Righthaven faces new challenges to copyright suits

Las Vegas newspaper copyright enforcement company Righthaven LLC’s standing to file lawsuits is being challenged again, this time in Colorado.

Righthaven since March 2010 has filed 274 lawsuits alleging copyright infringement against website operators, bloggers and message board posters. It sues over Las Vegas Review-Journal and Denver Post material.

Its standing to sue is under attack in several cases and U.S. District Judge James Mahan in Las Vegas has said that under its lawsuit contract with the Review-Journal, Righthaven does not appear to have standing to sue. Mahan has rescheduled until next month a hearing on that issue.

Defense attorneys in some of the Review-Journal cases say the lawsuits are based on "sham’’ copyright assignments and Righthaven is merely acting as the agent of Review-Journal owner Stephens Media LLC. But Righthaven insists it owns the copyrights at issue, giving it the right to sue.

The latest challenge to Righthaven’s right to sue was made this week in federal court in Denver by attorneys for defendant OSM Media LLC, which owns the website pajamasmedia.com

OSM was sued after a Denver Post TSA pat-down photo was displayed on its website along with commentary by conservative Pajamas Media blogger Bryan Preston that "this image is fast becoming the symbol of the new `Don’t touch my junk’ movement.’’

In answering the lawsuit this week, OSM attorneys argued:

— Righthaven’s claims are barred by the doctrine of fair use -- an argument judges agreed with in two Review-Journal cases

— Righthaven’s claim is barred by the First Amendment

— Righthaven lacks standing to assert infringement claims and "the Denver Post and not plaintiff is the real party in interest.’’

— "Plaintiff’s unclean hands bar it from seeking equitable relief’’ and Righthaven’s failure to provide notice of the alleged infringement before suing "bars it from seeking equitable relief.’’

OSM is represented in the litigation by attorneys Marc Flink and Raj Chohan of the Denver law firm Baker & Hostetler LLP.

In another Righthaven case over the Denver Post photo, attorneys for Ran Decisions Inc., owner of the site boardingarea.com, responded that "all or part of the claims … are barred by the conduct of plaintiff’’ along with unclean hands, fair use, the First Amendment, copyright misuse and implied license, among other things.

The "implied license’’ argument involves claims that because the Denver Post encouraged online readers to share its material, they can’t be sued for doing just that. Righthaven has disputed that argument in Review-Journal cases.

Ran Decisions is represented by Colorado Springs, Colo., attorneys Scott Johnson and Matthew Niznik of the law firm Sparks Willson Borges Brandt & Johnson P.C.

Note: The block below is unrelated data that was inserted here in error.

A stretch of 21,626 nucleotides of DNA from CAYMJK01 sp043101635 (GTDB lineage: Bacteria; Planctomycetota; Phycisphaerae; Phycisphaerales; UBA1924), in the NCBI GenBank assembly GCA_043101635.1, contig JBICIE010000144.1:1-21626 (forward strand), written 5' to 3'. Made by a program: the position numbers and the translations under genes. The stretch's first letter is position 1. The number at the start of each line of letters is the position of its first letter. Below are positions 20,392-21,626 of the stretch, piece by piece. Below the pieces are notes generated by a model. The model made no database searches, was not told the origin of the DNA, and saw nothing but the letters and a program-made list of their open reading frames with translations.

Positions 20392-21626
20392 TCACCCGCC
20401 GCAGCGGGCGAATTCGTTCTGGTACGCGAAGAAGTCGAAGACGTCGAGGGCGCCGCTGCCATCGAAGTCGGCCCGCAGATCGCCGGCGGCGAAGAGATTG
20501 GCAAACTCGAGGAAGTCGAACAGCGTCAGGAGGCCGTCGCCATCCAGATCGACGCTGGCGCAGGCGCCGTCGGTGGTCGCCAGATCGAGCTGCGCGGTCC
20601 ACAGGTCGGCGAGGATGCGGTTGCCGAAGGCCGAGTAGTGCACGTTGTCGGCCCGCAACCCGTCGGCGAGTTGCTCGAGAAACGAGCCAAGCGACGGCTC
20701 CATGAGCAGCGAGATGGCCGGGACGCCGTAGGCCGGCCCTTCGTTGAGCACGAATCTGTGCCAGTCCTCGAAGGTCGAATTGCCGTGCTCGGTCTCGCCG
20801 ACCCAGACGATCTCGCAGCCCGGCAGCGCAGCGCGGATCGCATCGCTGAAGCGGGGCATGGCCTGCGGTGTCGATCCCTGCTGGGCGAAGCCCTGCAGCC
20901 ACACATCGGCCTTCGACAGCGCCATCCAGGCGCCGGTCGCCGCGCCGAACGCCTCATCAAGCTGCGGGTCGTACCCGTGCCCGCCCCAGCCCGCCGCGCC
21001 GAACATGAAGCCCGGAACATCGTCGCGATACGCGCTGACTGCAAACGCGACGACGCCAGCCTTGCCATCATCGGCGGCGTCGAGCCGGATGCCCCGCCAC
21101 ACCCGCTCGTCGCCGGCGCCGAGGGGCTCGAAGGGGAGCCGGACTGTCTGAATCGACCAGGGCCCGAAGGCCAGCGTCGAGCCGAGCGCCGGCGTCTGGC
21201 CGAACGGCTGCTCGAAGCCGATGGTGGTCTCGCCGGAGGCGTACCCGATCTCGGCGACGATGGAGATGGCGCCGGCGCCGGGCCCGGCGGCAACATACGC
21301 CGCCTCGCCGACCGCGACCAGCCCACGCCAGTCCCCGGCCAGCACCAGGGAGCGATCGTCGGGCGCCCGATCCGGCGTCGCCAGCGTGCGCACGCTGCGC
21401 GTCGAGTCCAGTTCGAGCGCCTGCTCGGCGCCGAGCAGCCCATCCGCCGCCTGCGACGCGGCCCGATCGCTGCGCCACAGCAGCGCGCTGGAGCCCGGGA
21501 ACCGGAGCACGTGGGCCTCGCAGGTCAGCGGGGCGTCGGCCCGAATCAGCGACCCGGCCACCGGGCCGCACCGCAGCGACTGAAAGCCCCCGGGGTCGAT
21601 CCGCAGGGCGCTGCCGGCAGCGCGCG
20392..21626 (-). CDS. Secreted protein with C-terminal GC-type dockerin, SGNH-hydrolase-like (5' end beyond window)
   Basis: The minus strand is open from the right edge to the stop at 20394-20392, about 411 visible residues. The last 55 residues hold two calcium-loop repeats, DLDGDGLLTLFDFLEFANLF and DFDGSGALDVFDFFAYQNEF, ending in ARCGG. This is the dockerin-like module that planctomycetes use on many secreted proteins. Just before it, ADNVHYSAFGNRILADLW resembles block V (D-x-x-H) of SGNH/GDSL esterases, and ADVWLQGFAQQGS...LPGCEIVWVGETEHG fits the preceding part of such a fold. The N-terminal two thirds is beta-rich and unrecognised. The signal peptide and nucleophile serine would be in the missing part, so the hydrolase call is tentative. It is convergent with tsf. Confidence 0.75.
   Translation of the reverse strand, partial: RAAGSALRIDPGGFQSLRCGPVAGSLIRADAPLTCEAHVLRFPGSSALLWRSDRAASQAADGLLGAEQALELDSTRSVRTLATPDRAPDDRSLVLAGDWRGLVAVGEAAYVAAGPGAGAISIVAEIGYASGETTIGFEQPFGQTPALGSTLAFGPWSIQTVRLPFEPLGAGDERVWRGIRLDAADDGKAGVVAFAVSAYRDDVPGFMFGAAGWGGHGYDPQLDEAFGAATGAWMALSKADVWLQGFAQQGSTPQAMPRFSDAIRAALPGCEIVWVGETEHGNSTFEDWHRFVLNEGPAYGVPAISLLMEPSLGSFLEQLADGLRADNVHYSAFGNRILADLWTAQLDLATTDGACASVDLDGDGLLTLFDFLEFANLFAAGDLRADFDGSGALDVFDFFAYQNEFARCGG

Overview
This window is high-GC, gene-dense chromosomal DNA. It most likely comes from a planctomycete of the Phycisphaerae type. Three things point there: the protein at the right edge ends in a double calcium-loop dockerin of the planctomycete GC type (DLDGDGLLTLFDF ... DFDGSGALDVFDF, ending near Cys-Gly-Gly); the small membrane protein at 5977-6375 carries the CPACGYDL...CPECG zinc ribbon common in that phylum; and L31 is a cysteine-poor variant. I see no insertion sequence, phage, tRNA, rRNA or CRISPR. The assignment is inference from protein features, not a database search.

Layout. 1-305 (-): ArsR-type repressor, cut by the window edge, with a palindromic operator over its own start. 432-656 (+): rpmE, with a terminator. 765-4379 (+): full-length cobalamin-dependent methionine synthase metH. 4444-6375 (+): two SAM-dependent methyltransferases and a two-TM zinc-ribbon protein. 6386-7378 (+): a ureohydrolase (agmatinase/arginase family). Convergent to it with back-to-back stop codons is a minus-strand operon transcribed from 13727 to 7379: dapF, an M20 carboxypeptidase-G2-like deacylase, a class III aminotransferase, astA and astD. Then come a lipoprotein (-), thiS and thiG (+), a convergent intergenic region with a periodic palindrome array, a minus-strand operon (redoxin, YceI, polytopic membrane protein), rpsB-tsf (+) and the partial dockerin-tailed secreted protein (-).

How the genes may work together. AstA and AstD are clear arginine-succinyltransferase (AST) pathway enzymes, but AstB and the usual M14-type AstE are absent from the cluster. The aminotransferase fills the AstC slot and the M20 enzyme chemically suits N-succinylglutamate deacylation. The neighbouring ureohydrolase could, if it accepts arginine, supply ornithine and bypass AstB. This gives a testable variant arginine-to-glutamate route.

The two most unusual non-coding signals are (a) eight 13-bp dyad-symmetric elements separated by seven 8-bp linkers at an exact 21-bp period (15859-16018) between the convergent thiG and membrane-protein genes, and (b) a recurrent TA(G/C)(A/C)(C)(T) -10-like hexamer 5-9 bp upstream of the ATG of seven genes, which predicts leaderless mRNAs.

Righthaven has not yet responded to these latest filings in federal court in Denver.

Righthaven’s attorney in Charleston, S.C., in the meantime, has filed papers disputing claims Righthaven hasn’t shown it has standing to sue South Carolina blogger Dana Eiser over a Denver Post column by Mike Rosen called "A letter to the Tea Partyers.’’

Attorney Edward Fenno noted that in its lawsuit against Eiser, Righthaven had asserted: "Righthaven obtained ownership of the copyright in and to the work (column) through a valid and enforceable assignment from the original owner of the rights in and to the work. The assignment granted Righthaven full ownership in and to the copyright to the work, as well as specifically assigning any and all rights to seek redress for past, present and future infringements, both accrued and unaccrued, in and to the work.’’

Righthaven’s lawsuit contract with the Denver Post has not yet been made public, but it appears to be similar to the Stephens Media contract in that Righthaven licenses back to the Post rights to use the material covered by copyrights.

Also, Righthaven defendant Tony Carl Loosle of Logan, Utah, asked U.S. District Judge Kent Dawson in Las Vegas last week to put his case over Review-Journal stories on hold until Mahan rules on the standing issue.

Righthaven and Dawson have not yet responded to that request.

Loosle complained Righthaven is engaging "in the common law sin of `champerty,’ which is the sale to someone with no interest in the alleged wrong being sued on of a right to sue for a percentage of the amount recovered in the suit.’’

Righthaven complained in the April 21 lawsuit against Loosle and TCS Inc. that stories from the Review-Journal and the Las Vegas Sun had been posted without authorization on the website lasvegasinfonewspaper.com.

That site is no longer active. The Sun — a sister newspaper to VEGAS INC — is not a party to the litigation.